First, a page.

The news that Barclays has been fined for manipulation of the gold benchmark is another nail in the coffin of trader autonomy and of voluntary data-based benchmarks. It also highlights the risks for speculators operating in the unregulated derivatives market
when the ‘house’ is in charge of fixing the price.
Q: So who got stung this time?
A: Barclays was fined £26 million because one of its traders tried to hold the market down just when the benchmark was going to be fixed.
Q: Why did he want to fix the benchmark?
A: A customer had bought an exotic digital derivative, one which pays a fixed amount on a certain date if the gold price was above a certain level. If the price was below that level the bank would not have to pay the customer US$3.9 million.
Q: So the fix got ‘fixed’? How did one trader do that?
A: The fix is arranged via an auction process in which a chair from one of four banks – Barclays, HSBC, Scotiabank, and Société Générale – takes a price close to that seen on the market at the time and then asks whether the four banks (after consultation
with clients) are ‘buyers’ or ‘sellers’ based on that price.
When supply meets demand at a given price, or the prices are close enough that the buying and selling can be balanced out with a little give and take. The trader in question posted several trades with the Barclays rep on the panel, so it became a net seller.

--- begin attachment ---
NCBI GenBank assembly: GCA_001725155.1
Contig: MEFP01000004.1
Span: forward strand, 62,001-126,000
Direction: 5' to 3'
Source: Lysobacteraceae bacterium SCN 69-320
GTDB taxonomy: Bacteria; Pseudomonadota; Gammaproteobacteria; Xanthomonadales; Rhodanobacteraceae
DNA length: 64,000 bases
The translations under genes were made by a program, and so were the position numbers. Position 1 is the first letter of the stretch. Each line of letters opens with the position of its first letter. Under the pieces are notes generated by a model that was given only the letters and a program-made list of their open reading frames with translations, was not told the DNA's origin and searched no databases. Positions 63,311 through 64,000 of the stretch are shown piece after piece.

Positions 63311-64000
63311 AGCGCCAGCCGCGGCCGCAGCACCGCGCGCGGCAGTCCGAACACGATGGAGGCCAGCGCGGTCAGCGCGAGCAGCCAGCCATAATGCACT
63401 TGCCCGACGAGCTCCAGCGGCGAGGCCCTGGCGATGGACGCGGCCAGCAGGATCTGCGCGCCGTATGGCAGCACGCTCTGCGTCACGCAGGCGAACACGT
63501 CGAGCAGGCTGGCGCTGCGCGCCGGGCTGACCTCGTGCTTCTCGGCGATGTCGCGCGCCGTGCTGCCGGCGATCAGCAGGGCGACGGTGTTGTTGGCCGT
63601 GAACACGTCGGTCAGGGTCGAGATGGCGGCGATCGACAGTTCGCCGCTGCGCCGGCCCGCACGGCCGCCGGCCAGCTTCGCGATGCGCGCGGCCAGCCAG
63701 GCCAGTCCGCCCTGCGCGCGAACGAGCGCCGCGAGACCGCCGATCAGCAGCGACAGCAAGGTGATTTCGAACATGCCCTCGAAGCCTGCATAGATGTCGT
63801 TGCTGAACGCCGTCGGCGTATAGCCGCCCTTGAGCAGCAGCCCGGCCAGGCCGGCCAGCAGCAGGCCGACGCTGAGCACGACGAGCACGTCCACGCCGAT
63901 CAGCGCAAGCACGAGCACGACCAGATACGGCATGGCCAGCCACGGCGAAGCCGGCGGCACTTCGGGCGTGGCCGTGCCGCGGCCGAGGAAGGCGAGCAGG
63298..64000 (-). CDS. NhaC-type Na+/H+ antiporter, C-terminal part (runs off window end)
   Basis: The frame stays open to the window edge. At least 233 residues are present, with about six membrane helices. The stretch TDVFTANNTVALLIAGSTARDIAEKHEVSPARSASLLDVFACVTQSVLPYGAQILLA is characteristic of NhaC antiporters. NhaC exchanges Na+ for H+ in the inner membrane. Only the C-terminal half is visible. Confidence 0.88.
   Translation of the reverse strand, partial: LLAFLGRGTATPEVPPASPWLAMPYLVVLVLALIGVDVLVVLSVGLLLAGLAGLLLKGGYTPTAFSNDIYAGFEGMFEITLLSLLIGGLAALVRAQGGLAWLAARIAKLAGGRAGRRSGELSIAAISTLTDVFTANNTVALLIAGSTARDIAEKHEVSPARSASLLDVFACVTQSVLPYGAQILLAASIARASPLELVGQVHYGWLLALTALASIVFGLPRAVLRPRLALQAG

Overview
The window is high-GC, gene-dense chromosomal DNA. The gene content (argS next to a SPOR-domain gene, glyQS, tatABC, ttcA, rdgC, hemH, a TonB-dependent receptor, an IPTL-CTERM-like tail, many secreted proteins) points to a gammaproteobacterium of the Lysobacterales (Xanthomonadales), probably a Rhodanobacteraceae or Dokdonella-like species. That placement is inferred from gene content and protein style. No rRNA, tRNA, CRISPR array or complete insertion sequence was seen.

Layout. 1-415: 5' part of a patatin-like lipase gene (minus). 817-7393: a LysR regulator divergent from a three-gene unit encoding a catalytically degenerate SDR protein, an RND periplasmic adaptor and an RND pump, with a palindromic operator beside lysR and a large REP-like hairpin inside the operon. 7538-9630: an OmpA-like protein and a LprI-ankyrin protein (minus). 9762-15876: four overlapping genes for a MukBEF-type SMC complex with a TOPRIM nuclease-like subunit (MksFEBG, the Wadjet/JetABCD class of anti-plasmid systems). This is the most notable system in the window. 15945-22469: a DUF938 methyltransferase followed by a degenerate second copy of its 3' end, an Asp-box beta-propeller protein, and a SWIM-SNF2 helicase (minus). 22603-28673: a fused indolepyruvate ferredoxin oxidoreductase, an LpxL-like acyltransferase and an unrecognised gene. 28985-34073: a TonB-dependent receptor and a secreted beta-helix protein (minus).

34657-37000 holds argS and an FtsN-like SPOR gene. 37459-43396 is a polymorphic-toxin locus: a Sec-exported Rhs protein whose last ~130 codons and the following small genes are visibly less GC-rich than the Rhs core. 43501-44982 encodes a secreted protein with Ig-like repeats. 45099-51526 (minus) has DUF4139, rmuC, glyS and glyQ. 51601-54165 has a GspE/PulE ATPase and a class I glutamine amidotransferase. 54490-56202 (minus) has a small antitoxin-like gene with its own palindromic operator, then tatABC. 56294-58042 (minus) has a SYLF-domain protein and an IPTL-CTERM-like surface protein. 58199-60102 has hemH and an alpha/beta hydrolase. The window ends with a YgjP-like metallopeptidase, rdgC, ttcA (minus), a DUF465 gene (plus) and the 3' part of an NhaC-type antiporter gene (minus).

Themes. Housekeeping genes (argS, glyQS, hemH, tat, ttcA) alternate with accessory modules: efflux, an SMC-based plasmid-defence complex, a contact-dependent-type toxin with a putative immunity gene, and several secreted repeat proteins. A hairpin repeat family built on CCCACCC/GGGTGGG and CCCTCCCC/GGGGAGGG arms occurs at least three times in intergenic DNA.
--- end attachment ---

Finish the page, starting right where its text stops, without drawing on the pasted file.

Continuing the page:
This pushed the price down and so the bank did not have to pay out on the derivative contract.
Q: Hmm… another benchmark suspiciously easily rigged?
A: Yes. A lone gunman. It would be complete speculation to ask whether this had ever been done before, but in this instance it certainly didn’t escape the notice of the client, who complained to the bank, which then mounted an investigation.
Deutsche Bank was a fifth member of the panel until the start of 2014 when it gave up its role. BaFin, the German regulator has been investigating Deutsche Bank’s role in the precious metals market since December 2013.
Q: Still, Barclays caught its guy didn’t it?
A: Well, he misled the bank’s investigation according to UK regulator the Financial Conduct Authority (FCA) and he tried to mislead the regulator’s own investigation as well, it reports. It found that “Barclays failed to adequately manage the inherent conflict
of interest that existed from Barclays participating in the Gold Fixing and contributing to the price fixed during the Gold Fixing, while at the same time also selling to customers options products that referenced, and were dependent on, the price of gold
fixed in the Gold Fixing.”
By failing to tackle these issues an increased risk of “inappropriate conduct by Barclays' traders participating in the Gold Fixing” was created, the FCA said.